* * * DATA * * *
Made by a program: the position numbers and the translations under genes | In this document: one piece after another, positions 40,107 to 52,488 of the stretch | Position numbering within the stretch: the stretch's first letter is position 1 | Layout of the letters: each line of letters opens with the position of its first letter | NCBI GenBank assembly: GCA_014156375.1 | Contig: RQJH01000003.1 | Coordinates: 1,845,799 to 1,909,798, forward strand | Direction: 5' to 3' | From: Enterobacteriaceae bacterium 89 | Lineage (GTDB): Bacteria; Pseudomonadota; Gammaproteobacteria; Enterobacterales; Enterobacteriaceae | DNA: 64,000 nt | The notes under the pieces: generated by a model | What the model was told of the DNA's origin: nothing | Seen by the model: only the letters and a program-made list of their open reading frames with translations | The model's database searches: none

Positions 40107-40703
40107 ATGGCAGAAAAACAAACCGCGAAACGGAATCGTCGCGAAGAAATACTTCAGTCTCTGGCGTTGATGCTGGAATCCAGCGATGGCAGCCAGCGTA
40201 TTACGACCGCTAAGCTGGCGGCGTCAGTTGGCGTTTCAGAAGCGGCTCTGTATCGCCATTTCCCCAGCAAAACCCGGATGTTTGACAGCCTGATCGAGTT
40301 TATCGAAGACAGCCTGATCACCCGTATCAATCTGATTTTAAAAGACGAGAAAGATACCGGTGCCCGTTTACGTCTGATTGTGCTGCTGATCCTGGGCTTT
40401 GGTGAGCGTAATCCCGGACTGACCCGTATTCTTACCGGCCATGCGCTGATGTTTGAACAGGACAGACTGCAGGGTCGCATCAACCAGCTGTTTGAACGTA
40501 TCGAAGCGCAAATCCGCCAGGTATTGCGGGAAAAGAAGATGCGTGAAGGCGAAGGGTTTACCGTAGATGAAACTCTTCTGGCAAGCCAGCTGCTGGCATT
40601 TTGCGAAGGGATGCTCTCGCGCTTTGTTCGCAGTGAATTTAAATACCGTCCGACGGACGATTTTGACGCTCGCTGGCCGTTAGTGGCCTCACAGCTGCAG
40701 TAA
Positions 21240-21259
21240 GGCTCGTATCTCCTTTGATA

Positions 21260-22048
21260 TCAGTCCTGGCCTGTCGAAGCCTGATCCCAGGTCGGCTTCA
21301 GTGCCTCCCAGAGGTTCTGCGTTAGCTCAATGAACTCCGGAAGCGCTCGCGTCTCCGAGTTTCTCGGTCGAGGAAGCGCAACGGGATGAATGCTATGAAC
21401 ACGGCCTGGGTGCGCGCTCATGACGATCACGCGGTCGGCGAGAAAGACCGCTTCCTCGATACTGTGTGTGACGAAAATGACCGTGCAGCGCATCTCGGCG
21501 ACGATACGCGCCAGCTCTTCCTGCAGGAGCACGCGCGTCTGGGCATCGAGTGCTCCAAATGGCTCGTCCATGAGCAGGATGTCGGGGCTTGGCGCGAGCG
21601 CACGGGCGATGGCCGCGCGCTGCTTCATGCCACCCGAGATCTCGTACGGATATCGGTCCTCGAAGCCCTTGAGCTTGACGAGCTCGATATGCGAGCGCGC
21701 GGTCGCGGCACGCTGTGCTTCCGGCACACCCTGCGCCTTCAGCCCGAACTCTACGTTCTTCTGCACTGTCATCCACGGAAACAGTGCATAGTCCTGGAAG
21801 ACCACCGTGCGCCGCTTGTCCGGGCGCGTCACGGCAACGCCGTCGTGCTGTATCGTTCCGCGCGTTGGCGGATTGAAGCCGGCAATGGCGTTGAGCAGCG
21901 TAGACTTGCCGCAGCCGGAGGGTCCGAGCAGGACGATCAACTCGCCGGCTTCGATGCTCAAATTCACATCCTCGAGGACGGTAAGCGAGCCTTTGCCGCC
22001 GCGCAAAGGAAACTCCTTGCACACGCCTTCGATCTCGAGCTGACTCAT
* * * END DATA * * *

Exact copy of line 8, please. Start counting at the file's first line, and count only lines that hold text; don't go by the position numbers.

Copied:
40601 TTGCGAAGGGATGCTCTCGCGCTTTGTTCGCAGTGAATTTAAATACCGTCCGACGGACGATTTTGACGCTCGCTGGCCGTTAGTGGCCTCACAGCTGCAG